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Supporting Internationalisation through Languages and Culture in the Twenty-First-Century University


Edited By Mark Orme

‘Internationalisation’ is a key issue impacting on higher education today, but what is actually meant by this term and how does it relate to the notion of ‘global citizenship’, which also features prominently on the higher education agenda? How does the promotion of foreign language learning and intercultural communication help inform the pursuit of internationalisation? And, as the twenty-first century progresses, how are universities meeting the challenges of developing languages-based curricula that reflect the requirements of an increasingly global marketplace?
This book brings together ten interconnected chapters from an international group of scholars who explore how language teaching and learning strategies and cross-cultural understanding support the cause of internationalisation in the modern higher education arena. The book will be of interest to both managers and practitioners who require an understanding of how the promotion of languages and intercultural knowledge informs the cause of internationalisation at strategic and operational levels within contemporary higher education.
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Culture Change and Exchanging Culture: The Role of Languages in Internationalisation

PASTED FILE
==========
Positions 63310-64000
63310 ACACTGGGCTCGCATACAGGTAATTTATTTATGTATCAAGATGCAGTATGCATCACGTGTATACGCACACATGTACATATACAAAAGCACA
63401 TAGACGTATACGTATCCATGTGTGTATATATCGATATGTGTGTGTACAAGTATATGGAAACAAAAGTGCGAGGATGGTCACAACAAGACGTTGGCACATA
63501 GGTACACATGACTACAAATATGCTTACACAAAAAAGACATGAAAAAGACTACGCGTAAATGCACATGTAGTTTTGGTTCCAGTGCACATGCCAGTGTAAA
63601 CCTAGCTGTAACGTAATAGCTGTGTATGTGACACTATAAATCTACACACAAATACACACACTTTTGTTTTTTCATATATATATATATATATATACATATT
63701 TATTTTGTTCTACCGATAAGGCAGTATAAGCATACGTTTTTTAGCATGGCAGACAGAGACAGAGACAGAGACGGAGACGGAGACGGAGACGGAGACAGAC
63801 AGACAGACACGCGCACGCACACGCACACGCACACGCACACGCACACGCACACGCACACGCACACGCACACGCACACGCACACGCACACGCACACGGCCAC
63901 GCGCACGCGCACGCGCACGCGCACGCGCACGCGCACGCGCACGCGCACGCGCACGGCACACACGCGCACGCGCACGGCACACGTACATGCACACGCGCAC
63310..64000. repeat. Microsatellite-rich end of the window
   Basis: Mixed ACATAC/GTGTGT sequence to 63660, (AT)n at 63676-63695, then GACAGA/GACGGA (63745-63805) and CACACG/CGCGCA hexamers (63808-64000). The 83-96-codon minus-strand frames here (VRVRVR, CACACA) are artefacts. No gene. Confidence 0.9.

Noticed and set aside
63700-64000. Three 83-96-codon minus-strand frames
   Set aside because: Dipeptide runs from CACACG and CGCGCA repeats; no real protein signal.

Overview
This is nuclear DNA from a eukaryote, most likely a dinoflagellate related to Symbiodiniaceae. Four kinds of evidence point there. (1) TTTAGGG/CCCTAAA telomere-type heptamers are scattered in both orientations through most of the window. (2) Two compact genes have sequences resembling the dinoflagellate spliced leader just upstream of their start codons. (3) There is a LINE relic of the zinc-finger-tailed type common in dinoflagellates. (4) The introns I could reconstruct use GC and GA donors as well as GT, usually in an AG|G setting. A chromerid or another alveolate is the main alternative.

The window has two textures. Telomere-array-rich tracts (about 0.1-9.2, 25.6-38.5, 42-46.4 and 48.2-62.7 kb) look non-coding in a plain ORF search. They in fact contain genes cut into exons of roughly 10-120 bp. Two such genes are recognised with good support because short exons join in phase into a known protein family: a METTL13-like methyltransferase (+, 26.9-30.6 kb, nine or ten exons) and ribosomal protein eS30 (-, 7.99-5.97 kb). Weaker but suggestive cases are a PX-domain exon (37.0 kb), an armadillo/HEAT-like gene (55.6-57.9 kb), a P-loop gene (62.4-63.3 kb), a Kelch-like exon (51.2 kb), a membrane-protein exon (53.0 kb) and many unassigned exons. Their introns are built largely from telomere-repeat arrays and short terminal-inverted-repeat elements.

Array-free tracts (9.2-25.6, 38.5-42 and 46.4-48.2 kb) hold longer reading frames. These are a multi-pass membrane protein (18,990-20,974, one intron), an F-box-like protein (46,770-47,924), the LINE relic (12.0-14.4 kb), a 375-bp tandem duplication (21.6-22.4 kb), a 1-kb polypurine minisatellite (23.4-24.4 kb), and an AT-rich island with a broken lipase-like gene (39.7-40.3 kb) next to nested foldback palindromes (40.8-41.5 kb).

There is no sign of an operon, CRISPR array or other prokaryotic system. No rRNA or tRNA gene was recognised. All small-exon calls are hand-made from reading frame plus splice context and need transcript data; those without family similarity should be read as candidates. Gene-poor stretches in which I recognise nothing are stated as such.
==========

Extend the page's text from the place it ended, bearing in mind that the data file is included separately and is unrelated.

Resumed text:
← 10 | 11 → ELSPETH JONES

‘You can’t have internationalisation without language study, right?’ This was once said to me by a fellow linguist for whom the cultural insight as well as the capacity to speak to others in their own language seemed to be a prerequisite in internationalising the university. It is a common assumption amongst language academics that their discipline should be at the heart of internationalisation efforts. Seen from this perspective, the essence of the discipline is a focus on intercultural communication, the development of which, along with enhanced global perspectives, is at the heart of approaches to internationalising the curriculum. But can an individual develop intercultural competence without being proficient in another language? Is it time for linguists to view their discipline in a different light or is the field undervalued by those charged with internationalising the institution? Can there be internationalisation without language study, and if so, what role do languages play? These and other key questions are addressed in this introduction to an important volume.

In order to begin answering the question posed at the start of this chapter, a clearer view is needed of what is meant by ‘internationalisation’. Perhaps the most commonly-used definition is by Jane Knight (2003) who sees it as:

← 11 | 12 → the process of integrating an international, intercultural, or global dimension into the purpose, functions or delivery of post-secondary education. (2003: 2)

This definition is important in describing internationalisation as an institution-wide...

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